Do you watch other Grand Slam events, for example in tennis and golf?
I try to watch them. I caught the highlights of the Djokovic US Open final match last week. I do try to catch up on all of the sporting Majors, and I also enjoy watching Formula One, as well. Every sport is in its own bubble, so its great to witness some of the other top sport that’s going on around the world and appreciate the incredible talent on show.
Walking the course with:
Course designer Frank Rothenberger
You must be delighted that this year’s edition of the CHIO Aachen is going ahead, after last year’s cancellation due to COVID-19?
Absolutely delighted! We’ve been waiting for such a long time to have another big event like this again. We managed to stage a 3* jumping show in the dressage stadium this time last year when some COVID-19 restrictions were in place, but it was absolutely not comparable to what we have here now. I’m so glad we’re finally back. Last night we nearly had a full stadium for the Nations’ Cup, which is a very nice class and for me one of the best classes of the year, alongside the Rolex Grand Prix, of course.
I’m not working at CHIO Aachen for the whole year – I’m only coming here to design courses. We have to prepare the courses for the CHIO months in advance, which we completed in February and March this year. However, we didn’t know if the show would go ahead and what the schedule would look like. We decided we would work to last year’s schedule, but we still had to wait for the authorities to tell us how many spectators would be allowed to attend. But it’s happening, so we are extremely grateful for everyone’s hard work, especially the organising committee.
It must give you a real boost having spectators back watching top sport at CHIO Aachen?
Yes, it’s so cool! On Wednesday we had a big class and the stadium was almost without any spectators – it was so strange and it felt like a training competition. But yesterday the stadium was much more full and there’s a great atmosphere here with the crowds every day, and hopefully on Sunday it will feel almost back to normal.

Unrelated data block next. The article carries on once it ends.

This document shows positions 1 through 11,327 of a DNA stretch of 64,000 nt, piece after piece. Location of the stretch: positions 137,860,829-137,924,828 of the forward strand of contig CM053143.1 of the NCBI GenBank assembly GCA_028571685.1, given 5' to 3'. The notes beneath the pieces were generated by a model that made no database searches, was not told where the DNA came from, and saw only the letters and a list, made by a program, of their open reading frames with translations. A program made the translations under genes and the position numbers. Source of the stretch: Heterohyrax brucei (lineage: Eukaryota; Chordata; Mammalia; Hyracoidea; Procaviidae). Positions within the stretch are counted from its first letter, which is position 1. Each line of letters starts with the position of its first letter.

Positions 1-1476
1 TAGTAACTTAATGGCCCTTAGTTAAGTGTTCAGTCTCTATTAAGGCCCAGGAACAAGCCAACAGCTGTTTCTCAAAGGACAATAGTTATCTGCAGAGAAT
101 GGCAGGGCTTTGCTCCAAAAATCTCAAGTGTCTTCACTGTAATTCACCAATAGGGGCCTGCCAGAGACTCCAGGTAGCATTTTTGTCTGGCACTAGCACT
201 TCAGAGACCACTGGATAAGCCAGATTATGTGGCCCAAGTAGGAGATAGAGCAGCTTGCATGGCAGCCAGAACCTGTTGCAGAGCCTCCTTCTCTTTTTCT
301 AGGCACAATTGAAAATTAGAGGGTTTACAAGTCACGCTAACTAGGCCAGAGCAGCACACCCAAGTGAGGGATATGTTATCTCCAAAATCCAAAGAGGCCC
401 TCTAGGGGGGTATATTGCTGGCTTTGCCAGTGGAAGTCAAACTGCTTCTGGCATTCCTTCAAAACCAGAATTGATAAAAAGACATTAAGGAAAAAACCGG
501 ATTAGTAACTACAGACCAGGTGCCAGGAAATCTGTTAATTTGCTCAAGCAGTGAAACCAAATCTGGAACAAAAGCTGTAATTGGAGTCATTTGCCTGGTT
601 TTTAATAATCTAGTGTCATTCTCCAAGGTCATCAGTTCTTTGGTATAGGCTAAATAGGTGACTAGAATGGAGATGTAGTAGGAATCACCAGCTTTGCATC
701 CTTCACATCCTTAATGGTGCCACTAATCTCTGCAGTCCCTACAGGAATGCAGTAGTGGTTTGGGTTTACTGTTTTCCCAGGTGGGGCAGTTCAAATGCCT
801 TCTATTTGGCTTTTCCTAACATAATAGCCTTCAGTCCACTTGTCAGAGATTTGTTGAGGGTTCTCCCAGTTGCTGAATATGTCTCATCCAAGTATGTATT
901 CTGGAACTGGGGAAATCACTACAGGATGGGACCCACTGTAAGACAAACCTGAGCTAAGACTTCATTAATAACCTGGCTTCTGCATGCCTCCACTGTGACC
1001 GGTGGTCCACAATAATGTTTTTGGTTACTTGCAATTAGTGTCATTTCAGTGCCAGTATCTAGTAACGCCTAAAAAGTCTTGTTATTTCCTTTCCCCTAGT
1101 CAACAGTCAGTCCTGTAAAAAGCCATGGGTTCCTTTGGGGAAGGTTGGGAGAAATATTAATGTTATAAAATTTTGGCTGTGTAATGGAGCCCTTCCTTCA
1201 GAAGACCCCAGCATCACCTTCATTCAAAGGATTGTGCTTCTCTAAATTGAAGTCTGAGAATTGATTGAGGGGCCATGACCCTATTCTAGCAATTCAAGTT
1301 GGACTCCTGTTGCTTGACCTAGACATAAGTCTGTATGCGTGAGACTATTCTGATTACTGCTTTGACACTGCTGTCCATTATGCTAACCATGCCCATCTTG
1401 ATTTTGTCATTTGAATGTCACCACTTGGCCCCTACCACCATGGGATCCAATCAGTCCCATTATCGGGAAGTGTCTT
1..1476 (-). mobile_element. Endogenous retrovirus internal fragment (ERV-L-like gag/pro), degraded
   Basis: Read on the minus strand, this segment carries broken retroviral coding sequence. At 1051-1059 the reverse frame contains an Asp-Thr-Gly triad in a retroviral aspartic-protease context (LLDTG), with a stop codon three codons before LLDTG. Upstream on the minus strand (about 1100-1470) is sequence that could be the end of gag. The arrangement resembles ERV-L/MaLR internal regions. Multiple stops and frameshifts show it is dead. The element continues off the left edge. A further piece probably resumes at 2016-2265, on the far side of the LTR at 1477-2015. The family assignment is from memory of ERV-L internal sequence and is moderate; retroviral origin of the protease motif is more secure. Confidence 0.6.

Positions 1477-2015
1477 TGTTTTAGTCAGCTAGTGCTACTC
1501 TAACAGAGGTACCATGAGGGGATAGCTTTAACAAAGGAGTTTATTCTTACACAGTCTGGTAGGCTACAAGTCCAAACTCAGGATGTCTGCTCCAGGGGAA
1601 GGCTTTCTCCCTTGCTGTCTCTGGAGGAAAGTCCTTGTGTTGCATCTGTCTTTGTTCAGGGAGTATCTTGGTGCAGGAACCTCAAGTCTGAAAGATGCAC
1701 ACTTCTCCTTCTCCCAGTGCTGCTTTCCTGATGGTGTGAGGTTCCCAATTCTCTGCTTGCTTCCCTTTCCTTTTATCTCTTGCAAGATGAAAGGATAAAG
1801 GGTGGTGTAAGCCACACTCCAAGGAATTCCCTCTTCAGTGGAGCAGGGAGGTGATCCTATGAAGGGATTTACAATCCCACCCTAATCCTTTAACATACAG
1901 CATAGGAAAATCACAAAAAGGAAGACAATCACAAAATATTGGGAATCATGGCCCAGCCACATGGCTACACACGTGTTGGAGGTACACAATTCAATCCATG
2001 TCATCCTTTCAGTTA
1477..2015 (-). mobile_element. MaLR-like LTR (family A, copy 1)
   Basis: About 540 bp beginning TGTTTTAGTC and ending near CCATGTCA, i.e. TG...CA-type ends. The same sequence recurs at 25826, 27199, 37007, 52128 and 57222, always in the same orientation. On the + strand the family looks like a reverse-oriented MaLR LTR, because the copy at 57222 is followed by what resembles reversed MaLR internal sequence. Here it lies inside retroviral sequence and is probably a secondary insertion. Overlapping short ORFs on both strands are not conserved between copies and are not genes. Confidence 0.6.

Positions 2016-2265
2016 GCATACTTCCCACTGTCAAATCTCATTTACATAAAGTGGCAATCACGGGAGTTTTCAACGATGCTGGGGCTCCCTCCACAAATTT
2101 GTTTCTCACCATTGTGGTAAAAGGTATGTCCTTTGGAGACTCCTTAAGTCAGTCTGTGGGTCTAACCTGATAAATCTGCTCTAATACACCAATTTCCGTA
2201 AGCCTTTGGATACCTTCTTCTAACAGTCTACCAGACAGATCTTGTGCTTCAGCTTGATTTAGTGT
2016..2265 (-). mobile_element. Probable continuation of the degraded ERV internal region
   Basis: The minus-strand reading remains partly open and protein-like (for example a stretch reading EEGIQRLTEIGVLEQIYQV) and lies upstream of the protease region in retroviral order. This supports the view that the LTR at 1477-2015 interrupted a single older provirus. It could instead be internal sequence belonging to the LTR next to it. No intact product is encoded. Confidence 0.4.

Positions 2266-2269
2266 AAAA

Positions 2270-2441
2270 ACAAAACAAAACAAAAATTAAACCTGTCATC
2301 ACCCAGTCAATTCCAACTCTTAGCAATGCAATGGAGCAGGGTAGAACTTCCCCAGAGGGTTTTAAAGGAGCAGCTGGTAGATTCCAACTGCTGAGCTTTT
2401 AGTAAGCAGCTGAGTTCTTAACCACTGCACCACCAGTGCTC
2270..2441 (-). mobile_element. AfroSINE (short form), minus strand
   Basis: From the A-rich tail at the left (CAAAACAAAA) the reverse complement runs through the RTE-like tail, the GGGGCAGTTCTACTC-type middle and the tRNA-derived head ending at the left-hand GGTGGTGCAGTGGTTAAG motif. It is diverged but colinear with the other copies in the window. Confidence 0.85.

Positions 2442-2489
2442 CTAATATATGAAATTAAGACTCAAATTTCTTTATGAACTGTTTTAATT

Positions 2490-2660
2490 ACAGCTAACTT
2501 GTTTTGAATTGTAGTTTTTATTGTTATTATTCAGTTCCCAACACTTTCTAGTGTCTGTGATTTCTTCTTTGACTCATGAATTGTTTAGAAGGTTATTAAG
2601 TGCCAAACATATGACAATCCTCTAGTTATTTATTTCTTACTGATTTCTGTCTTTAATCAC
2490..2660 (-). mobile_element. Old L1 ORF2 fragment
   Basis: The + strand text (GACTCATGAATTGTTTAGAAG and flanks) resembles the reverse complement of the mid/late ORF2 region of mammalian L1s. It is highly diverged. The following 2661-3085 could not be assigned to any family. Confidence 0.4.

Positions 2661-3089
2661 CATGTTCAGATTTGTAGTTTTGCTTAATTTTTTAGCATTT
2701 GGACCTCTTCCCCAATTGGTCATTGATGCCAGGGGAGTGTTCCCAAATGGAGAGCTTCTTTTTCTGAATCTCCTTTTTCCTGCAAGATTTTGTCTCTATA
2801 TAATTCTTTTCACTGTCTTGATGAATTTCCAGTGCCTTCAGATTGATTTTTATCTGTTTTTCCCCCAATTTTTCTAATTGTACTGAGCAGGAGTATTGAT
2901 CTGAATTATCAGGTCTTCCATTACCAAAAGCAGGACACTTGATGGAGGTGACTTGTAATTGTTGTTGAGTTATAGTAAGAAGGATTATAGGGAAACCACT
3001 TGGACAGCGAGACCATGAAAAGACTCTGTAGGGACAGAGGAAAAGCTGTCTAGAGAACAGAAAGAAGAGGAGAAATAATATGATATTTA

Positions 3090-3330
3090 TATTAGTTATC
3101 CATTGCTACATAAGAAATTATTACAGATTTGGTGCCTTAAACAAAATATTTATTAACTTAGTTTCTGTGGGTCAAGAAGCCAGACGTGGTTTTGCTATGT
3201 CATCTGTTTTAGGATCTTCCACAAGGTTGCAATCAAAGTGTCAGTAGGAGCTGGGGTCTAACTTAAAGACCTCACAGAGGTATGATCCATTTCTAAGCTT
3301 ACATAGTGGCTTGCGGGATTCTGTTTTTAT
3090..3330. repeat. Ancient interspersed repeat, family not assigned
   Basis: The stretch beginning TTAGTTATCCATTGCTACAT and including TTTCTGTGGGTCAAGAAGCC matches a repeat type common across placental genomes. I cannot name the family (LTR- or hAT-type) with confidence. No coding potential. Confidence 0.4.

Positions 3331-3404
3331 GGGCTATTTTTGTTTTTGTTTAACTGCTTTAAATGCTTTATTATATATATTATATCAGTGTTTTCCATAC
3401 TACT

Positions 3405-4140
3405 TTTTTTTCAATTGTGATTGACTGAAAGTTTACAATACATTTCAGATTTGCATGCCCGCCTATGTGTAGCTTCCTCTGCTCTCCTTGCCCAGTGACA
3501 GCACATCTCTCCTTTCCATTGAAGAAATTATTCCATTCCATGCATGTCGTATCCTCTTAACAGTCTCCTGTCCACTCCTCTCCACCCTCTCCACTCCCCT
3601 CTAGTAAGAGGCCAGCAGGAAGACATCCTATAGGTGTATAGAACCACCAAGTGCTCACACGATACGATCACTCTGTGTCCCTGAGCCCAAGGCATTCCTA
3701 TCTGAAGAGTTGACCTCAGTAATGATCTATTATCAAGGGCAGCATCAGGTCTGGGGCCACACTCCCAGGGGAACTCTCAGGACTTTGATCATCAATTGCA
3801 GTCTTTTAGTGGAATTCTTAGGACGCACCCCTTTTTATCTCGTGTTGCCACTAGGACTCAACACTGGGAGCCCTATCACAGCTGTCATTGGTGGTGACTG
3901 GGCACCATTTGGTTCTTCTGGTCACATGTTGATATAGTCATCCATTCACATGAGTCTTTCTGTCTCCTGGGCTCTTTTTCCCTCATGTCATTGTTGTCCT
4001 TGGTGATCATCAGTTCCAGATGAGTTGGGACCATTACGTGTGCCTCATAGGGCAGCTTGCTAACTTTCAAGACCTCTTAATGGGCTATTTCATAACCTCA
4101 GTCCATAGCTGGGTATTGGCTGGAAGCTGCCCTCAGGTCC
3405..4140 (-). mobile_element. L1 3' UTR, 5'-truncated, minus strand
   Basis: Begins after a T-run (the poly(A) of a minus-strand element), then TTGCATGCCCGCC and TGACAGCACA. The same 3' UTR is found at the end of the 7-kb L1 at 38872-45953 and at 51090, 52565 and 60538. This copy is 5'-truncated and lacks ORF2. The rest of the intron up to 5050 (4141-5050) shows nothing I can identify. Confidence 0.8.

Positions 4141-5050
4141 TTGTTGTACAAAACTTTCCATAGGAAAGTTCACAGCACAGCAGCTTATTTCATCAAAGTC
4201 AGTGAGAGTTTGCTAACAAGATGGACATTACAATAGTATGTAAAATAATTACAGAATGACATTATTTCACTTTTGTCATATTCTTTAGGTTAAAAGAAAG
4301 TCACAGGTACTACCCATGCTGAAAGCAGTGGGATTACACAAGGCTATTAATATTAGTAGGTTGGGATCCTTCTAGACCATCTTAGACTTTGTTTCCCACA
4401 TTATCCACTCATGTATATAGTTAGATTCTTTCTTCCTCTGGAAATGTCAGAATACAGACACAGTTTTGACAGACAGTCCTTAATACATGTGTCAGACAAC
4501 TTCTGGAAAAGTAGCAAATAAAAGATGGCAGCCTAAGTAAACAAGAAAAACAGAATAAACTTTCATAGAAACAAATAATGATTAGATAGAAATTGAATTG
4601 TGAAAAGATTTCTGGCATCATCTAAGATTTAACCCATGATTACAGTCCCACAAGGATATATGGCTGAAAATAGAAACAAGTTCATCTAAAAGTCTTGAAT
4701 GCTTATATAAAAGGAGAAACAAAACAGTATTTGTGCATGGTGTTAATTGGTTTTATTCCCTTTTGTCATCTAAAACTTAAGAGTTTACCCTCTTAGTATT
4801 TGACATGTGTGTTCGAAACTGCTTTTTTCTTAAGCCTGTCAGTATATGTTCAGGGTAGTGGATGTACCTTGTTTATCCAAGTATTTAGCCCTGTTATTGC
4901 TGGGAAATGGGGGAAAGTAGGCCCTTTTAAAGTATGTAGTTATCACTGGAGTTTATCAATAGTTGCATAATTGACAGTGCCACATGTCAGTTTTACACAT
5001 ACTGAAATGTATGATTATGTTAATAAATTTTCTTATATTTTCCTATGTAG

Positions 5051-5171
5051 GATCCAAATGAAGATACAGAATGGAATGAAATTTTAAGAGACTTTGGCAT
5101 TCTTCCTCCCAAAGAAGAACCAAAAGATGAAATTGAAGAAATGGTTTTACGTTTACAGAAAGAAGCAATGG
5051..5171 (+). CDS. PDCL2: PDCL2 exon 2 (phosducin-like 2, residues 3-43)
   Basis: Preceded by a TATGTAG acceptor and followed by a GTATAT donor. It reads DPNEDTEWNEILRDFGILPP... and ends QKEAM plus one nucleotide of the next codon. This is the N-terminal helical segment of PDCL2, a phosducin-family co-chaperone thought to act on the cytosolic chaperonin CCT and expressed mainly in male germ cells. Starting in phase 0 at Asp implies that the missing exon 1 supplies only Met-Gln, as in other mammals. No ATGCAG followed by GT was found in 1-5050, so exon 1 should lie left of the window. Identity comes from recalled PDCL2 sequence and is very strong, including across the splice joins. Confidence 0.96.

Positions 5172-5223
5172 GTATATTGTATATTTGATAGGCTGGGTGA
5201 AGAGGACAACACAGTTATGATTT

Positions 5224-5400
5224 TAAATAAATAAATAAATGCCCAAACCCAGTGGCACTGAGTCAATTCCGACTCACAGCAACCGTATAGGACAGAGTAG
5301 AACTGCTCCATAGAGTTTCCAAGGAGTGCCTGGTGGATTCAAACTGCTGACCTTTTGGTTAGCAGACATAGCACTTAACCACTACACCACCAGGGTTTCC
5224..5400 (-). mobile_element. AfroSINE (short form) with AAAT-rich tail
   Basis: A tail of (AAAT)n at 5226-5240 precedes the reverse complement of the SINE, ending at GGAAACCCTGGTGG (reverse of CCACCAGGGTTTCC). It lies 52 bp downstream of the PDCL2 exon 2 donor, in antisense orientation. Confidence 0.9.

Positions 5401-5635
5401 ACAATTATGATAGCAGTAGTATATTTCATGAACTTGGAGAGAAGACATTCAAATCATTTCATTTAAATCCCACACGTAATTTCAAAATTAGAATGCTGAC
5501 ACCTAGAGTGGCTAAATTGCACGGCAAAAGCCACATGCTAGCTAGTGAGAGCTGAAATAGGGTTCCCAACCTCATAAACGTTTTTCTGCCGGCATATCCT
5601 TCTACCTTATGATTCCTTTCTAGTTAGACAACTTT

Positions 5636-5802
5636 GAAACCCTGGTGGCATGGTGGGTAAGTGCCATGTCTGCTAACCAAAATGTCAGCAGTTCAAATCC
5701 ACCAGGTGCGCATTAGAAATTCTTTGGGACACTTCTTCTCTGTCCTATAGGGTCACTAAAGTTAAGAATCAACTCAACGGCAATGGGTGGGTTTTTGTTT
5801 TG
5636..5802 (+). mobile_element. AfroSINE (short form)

What makes CHIO Aachen so special for you?
The organisation of the event is top. CHIO Aachen is run by 25 or 30 full-time employees all year, and what they’re consistently doing is absolutely perfect. They really focus on every little detail and in the end the product is just quality, it’s class.
Tell us a little bit about the course that you’ve designed for Sunday’s Rolex Grand Prix…
It’s a competition over two rounds with a jump-off. We will have 40 horse and rider combinations. Five riders have pre-qualified already and another 18 from yesterday evening’s Nations’ Cup. There are then two more classes where riders were able to qualify for the Rolex Grand Prix. As it is every year, I hope it will be a spectacular class. We have 13 jumps in the first round and another 10 in the second round. We will hopefully end up with a jump-off including just a few riders, which is what the crowd here would like to see, but you never know and this is what makes the sport interesting. For me, between three and five riders in the jump-off would be perfect.
Which rider do you believe has got what it takes to win Sunday’s Rolex Grand Prix?
I think there’s just one name: Ben Maher. He and Explosion W are a top, top partnership and my favourite for Sunday. But that’s not just my opinion, it’s everyone’s opinion. It’s an unbelievable horse. But you never know, he could have a pole down and that makes things interesting. There are lots of other top horses here, but at the moment Ben is on great form, and he was brilliant in Tokyo.
How positive is the Rolex Grand Slam of Show Jumping for the sport?
I’ll give an example. Recently, seven international riders between the ages of 25 to 30 were asked what their career goals and ambitions were. They all said the same: winning the Rolex Grand Prix at CHIO Aachen. No one mentioned the World or European Championships or the Olympic Games, simply Aachen and the Rolex Grand Prix, so I think that goes to show that the Rolex Grand Slam is the pinnacle.